A Casper man whose sales of fentanyl to a local woman nearly killed her will spend 10 years behind bars, according to the sentence he received in federal court in Casper on Friday.

Ronnell Lee Robertson heard the sentence, including four years supervised probation after release from custody, handed down by Chief U.S. District Court Judge Scott Skavdahl.

The hearing started with Assistant U.S. Attorney Michael Elmore telling the court that an unofficial total of 136 people died from fentanyl in 2022 in Wyoming, preceded by 106 in 2021, and at least 90 in 2020.

Robertson's defense attorney Eric Palen also said it was a heavy, but appropriate sentence, considering he would have received a much higher one if he went to trial and was convicted. (If Robertson was convicted at trial, he could have faced a sentence of nearly 16 to nearly 20 years imprisonment.)

Robertson, born in 1987, gave a tearful apology for his crime, saying he has started a business and has a wife and five children.

He wants to live a better life and tell his two teenage sons to not stray and stay strong.

Skavdahl responded that he weighs the pros and cons of a sentence.

On one side, the judge noted Robertson's hard childhood: he grew up without parents -- they were drug addicts -- and that he left home at 14, joined a gang, and used and sold drugs to survive.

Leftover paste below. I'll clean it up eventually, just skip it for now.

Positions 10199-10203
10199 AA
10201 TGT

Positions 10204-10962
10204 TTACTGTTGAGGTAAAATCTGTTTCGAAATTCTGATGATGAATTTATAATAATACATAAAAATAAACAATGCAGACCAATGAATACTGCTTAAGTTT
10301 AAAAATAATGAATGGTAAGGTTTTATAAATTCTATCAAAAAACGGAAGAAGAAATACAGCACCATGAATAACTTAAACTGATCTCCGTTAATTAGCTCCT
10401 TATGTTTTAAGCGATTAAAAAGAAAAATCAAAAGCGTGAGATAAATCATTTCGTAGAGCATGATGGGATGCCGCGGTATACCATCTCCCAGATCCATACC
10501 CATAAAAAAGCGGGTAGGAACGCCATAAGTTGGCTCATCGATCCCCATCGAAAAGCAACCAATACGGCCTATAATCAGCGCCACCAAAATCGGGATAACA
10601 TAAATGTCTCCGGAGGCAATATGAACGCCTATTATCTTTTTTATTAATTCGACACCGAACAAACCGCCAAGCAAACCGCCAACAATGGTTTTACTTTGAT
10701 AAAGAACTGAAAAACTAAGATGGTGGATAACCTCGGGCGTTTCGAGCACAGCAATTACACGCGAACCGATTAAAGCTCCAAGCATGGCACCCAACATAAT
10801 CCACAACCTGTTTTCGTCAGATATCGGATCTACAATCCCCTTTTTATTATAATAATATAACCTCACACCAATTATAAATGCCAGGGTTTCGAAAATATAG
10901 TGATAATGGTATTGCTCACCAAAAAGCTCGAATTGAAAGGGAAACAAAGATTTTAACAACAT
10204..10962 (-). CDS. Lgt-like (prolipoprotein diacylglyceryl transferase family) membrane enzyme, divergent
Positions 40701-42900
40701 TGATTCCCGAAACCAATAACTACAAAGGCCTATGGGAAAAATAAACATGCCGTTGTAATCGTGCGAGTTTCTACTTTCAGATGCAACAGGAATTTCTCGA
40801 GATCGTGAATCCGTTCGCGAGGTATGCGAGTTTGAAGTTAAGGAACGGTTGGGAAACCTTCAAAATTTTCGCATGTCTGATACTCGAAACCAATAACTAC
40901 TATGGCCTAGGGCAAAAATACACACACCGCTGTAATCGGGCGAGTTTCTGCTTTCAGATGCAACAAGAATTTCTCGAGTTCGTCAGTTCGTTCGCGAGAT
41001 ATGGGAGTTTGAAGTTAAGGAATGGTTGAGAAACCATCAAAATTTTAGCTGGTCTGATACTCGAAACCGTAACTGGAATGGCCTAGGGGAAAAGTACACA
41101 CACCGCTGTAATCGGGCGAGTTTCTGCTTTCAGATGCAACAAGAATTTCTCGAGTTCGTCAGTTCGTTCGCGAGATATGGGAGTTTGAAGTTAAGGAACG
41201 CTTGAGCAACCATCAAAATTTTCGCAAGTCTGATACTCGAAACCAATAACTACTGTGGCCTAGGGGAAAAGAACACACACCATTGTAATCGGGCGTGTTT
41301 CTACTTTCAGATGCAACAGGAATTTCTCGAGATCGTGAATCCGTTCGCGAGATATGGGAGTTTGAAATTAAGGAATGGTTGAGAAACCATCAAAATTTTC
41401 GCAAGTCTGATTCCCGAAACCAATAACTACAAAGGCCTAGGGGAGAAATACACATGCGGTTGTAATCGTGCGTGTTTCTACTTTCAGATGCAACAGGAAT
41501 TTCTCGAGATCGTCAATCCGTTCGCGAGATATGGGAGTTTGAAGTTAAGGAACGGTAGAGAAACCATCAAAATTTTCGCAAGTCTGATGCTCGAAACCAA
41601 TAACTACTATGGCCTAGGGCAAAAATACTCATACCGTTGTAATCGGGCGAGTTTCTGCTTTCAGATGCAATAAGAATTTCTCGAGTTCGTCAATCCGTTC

On the other hand, Robertson left Washington state to leave behind a hard life, but "Washington didn't leave you."

While the criminal complaint leading to his arrest last fall mentioned the U.S. Postal Inspector intercepted one package of fentanyl pills mailed from Tacoma, Washington, there were others.

Citing Elmore's comment, Skavdahl said, "We have people dying left and right."

People don't know what they're taking because the pills containing fentanyl are identified as OxyContin and Percocet, and there is no identification of the dose, he said.

One of Robertson's customers who paid $28 a pill for what she thought was oxycodone overdosed and was taken to an emergency room, according to court documents. Robertson later sold her pills and she overdosed again.

The postal inspector told Robertson about that incident, and he "had no idea the the pills contained fentanyl," according to the criminal complaint.

Skavdahol told Robertson that if that victim had died, he would be facing a minimum 20-year prison sentence.

Before handing down the sentence, the judge said the greatest impact of the punishment will be on Roberton's family.

Robertson's children wrote him letters, Skavdahl said, adding "take the letters they wrote and put them under your pillow, because you're going to need them.

The judge encouraged Robertson, saying how he responds and grows in prison is ultimately up to him.

"You've a long way," Skavdahl said. "You have a long way to go."

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